Othello: One of Shakespeare's Tragic Heroes
Othello is one of Shakespeare's tragic heroes. Othello is a
well-respected character in this play. Othello is portrayed as a man
with much greatness. Othello is tragic hero because he has a fault in
his character that brings his death to others. Unquestionably,
Othello's downfall is brought about during the course of this
Shakespearean drama. Othello is a general and others such as Iago and
Roderigo who are envious of the power and the respect shown to him
despite his colour. The introduction of Othello to the audience
reflects Shakespeare's use of the art of subtlety. Othello is not
introduced to us directly but through the impressions of others,
namely: Iago and Roderigo. Iago hated Othello for various reasons, one
being Othello promoted a close friend of his, Cassio. Iago feels he
should been given the promotion and by failing to gain the promotion
he feels jealous. Iago argues that Othello is unfair.
"I know my price, I am worth no place a place" (Act 1, scene 1,line 11)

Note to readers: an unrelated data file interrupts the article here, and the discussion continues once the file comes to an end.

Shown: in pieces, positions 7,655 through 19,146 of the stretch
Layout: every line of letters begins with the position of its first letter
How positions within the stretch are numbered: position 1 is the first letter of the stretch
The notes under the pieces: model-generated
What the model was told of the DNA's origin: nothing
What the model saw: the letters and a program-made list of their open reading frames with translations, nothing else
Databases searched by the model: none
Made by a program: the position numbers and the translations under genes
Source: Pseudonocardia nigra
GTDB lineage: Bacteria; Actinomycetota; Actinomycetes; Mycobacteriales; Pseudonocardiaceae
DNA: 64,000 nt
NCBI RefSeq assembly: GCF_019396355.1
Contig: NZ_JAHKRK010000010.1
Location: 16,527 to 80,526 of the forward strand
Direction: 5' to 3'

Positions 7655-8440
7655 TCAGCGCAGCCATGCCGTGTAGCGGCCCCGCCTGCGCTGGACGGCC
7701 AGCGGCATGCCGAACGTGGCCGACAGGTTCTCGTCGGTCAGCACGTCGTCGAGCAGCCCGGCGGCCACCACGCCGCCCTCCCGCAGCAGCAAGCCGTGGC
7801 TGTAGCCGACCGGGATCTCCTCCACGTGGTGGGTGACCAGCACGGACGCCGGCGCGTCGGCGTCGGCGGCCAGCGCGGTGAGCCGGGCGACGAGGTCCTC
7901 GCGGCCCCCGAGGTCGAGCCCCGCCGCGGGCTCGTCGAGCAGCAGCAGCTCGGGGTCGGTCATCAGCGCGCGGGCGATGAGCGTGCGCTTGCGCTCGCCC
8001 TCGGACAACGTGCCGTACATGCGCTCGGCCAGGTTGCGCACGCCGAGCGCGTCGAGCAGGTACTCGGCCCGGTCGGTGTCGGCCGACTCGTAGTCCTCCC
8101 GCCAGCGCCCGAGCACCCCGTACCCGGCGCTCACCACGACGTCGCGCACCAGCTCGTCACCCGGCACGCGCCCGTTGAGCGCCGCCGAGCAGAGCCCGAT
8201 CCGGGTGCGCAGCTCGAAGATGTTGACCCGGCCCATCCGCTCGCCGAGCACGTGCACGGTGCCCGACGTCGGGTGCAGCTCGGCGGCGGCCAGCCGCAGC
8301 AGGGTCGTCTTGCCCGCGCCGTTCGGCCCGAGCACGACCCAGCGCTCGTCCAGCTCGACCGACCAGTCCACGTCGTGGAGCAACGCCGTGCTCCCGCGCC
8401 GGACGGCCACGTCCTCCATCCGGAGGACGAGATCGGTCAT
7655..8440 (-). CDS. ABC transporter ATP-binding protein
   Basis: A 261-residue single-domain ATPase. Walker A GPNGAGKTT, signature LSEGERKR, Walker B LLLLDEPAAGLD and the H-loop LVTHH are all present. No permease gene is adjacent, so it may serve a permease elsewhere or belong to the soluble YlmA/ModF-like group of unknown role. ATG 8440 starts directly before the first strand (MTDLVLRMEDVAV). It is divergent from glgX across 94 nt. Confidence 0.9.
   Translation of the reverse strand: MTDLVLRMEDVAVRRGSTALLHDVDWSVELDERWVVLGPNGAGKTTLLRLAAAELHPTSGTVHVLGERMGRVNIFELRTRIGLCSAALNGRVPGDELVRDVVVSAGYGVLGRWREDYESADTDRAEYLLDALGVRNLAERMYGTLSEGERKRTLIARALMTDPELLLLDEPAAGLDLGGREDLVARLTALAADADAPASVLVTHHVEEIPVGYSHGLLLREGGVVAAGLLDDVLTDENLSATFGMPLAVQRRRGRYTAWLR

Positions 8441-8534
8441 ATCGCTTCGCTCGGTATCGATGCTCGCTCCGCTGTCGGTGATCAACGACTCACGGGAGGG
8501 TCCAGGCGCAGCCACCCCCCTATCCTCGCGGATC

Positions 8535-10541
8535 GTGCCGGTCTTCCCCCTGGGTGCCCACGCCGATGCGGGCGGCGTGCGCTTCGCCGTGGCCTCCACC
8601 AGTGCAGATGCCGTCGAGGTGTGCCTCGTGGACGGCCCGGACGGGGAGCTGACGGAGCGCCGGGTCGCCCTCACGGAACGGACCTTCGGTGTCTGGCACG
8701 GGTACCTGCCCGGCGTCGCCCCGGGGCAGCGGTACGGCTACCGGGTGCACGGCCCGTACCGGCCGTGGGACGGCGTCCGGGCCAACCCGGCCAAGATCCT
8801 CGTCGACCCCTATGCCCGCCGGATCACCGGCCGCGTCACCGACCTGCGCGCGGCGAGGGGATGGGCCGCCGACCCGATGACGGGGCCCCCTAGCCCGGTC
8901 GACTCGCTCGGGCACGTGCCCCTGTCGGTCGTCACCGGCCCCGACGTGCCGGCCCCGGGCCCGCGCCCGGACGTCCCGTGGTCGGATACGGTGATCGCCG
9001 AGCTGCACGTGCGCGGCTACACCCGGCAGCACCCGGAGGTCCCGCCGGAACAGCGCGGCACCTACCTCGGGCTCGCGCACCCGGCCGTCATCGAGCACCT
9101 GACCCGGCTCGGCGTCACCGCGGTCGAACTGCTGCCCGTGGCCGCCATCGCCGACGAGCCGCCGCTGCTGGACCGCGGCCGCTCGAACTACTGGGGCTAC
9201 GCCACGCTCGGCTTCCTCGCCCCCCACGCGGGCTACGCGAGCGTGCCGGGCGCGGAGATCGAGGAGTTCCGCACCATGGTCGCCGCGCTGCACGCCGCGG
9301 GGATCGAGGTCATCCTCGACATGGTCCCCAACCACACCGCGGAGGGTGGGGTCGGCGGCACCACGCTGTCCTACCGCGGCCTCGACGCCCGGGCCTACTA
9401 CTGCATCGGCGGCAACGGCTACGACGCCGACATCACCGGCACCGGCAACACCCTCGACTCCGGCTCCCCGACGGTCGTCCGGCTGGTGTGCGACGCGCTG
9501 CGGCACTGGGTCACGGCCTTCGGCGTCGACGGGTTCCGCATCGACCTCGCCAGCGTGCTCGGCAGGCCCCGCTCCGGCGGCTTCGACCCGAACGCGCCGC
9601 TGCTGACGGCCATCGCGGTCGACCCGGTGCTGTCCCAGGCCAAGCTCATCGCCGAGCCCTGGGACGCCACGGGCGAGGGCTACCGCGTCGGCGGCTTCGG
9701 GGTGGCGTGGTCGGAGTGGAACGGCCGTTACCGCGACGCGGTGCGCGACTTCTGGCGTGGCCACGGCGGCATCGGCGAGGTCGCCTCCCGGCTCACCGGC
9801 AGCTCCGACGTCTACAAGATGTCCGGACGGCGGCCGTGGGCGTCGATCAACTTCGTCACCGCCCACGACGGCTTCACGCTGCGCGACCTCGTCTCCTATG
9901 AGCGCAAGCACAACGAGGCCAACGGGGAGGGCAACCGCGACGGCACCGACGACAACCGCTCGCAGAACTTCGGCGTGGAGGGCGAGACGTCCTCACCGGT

Iago argues Othello is unfair because he didn't get the promotion, but
instead it was given to Michael Cassio.
Our attention is firstly held by the conversation between Iago and
Roderigo. Shakespeare doesn't include the main character 'Othello' in
scene one of the play. Iago speaks about Othello in detail, giving the
audience an idea of Othello before he is on stage. This allows the
audience to judge for themselves whether what Iago and Roderigo say
about Othello is true or false. The audience waits in anticipation to
see Othello and judge him for themselves. Shakespeare wants the
audience to also see the characteristics of Iago and Roderigo so the
audience can judge who the villains are in the play and what their
motives are. Iago is a very powerful character in Act one scene one.
Iago is very good at using people and manipulating them for his own
Shakespeare gives the audience an idea of the characteristics of
Othello before he is on stage, through the words of Iago in
Through Iago and Roderigo, Shakepeare portrays Othello as a subject of
hates and despises
Roderigo: "Thou told'ST me thou didst hold him in thy hate"
(Act 1, scene 1, line 7)
Iago gives an early indication to the audience that Othello is a man
of poor judgement. Othello, so unfair in his appointment of a
lieutenant that he promoted an inexperienced Michael Cassio, who " had
never set squadron in the field" and knew little more of the strategy
of war than mere theory and boastful talk, whilst overlooking the
supposedly tried, tested and more deserving Iago himself. In response
to this, Roderigo expresses his loathing of Othello, stating:
Roderigo: "By heaven, I would rather have been his hangman".
(Act 1, scene 1 line 34)
This proves to...